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Tuesday, September 11, 2012

Teachers Don't Want Youtube!

The Rock Hill School Board held their September Work Session on Monday, September 10, 2012. There was no action taken during the meeting. Fellow board member Ginny Moe has a blog post describing the events of the meeting. Click here to see what was covered and consider subscribing to her posts. And, while you're at it, send a note of sympathy to the superintendent. I doubt any superintendent in the country has  43% of their board posting on blogs. Lots of times this makes the superintendent's job 43% harder.

One of the items on the agenda was a discussion of the benefits of youtube and the requirements of CIPA (Children's Internet Protection Act). Below is the presentation I wish we had been given:

"I want to thank the board for making the bold move to support our efforts to implement IPADS (and IROCK) into the classroom. At times this is overwhelming as we try to find new and improved ways of educating our children. Our task is to change our management style to incorporate the tools our students need for the world of today. We appreciate your patience.

We  realize that IPADS are just a tool, and that we have to empower our staff and teachers to find innovative ways of utilizing this tool to improve education. A lot of those ways are going to be with content found on the internet. Content that is currently blocked by our  firewall, CISCO ASA. For example, youtube  (#3 most visited web site) sites such as; Spangler Science;  Ted-ED; Youtube for schools; University classes from Berkeley, Stanford and MIT; NASA and;  Khan Academy to name a few.

But right now, our teachers are overwhelmed. The thought of opening up youtube to a class full of students is scary, and quite frankly, it's scary to our technology folks as well. We don't know if our network can handle the load and as administrators, we don't want to force something on our teachers before they are ready. However, as keepers of our taxpayer investment, at a time with reduced state budgets and widening achievement gap between rich and poor, we cannot afford to turn away from a free source of credible education tools (over 500,000).

We need to be gate keepers, not road blocks, supportive and not authoritative. We need to be in a position to be responsive  when the time is right - and all this needs to be covered in policy. We'd like for the board to consider the policy revision below:



Code IJL Issued 5/02

Purpose:  To establish the board's vision and the basic structure for the selection and adoption of library/media center resource materials.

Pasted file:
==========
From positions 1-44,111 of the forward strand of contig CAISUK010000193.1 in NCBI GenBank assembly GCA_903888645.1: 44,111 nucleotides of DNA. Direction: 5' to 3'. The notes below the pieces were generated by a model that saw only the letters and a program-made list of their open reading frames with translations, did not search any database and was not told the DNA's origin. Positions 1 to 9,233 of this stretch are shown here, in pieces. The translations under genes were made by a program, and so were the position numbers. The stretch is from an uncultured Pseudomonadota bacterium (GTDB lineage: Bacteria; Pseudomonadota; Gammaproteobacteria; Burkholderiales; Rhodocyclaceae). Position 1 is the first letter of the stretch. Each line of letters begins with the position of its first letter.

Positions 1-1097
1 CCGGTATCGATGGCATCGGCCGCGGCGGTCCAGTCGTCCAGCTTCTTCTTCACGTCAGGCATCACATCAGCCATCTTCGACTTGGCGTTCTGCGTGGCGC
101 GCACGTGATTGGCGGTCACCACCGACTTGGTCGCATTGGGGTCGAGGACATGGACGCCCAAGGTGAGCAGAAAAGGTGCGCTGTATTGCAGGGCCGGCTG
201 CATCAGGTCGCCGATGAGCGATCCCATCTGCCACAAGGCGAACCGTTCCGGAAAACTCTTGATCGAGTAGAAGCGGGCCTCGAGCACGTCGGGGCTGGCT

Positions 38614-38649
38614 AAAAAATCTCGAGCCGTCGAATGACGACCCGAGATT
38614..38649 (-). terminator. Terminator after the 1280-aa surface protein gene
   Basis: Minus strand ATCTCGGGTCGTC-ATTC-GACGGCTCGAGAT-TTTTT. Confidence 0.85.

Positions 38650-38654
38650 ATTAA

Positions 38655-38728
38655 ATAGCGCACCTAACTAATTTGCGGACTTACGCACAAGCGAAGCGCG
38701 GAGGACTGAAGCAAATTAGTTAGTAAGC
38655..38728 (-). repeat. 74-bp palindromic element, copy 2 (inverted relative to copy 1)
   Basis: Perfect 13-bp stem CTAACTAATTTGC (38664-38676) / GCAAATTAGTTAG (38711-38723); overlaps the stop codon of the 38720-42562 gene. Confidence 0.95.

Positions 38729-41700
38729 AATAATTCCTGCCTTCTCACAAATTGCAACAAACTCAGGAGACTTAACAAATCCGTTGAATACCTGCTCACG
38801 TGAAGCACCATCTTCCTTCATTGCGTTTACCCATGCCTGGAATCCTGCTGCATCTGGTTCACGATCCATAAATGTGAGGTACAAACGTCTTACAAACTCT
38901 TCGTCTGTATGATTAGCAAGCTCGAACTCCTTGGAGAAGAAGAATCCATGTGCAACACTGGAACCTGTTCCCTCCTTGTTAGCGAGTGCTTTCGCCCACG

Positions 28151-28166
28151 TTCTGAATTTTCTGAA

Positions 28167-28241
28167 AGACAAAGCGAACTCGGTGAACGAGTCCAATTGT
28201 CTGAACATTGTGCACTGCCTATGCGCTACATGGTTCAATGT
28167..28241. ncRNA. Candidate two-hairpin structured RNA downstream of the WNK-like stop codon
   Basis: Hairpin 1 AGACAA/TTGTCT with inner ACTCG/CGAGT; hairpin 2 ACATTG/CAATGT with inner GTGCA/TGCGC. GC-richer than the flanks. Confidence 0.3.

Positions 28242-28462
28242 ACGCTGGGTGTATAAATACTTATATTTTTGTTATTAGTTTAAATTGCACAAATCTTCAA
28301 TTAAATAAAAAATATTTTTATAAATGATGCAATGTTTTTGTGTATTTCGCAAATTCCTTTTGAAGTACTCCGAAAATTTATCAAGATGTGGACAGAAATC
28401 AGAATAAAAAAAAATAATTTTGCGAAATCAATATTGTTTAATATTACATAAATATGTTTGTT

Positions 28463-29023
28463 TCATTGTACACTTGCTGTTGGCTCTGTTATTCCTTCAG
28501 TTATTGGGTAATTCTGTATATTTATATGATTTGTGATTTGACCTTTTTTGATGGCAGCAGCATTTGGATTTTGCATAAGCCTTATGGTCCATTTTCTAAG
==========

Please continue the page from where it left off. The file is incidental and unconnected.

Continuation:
The function of the school media center library is to support and enrich the instructional program of the school. Teachers and students must have access to The library must provide a broad range of materials with a diversity of viewpoints, abilities and interests.

The board has the legal responsibility for the purchase and internet access of all instructional materials. The selection and ordering of library books, audiovisual and other materials, such as internet access, for the library media centers are the responsibility of the school library/media specialists in accordance with this adopted policy.

Library/media specialists will identify, order and organize materials, and authorize internet access, that will implement, enrich and support the educational program of the school district. Principals, teachers, supervisors and other school personnel will give suggestions, recommendations and other assistance.

The media specialist will evaluate the existing collection and consult reputable, unbiased professionally prepared selection aides such as the following.

·         Children's Catalog
·         List of Sources of Selection
-          Library Materials for South Carolina Elementary and Secondary Media Centers
·         Elementary Library Collection
·         Good Books for Children
·         List of Books
-          S.C. Elementary Libraries
·         School Library Journal
·         The Horn Book
·         Bulletin of the Center for Children's Books

Materials selection criteria

The basic selection criterion is the appropriateness of the materials for use at the grade levels served.  In addition, the media specialist will judge the materials using the following criteria.

·         needs of the school and value to the collection
·         validity, accuracy, objectivity, currency and appropriateness of text
·         organization and presentation of contents
·         clarity, adequacy and scope of text
·         representatives of many viewpoints
·         high artistic quality and/or literary style
·         high degree of readability and/or comprehensibility
·         reputation and significance of author and producer
·         value commensurate with cost

Adopted 8/27/90; Revised 5/27/02

The school district's new web site went live on Monday.  Click here to check it out.

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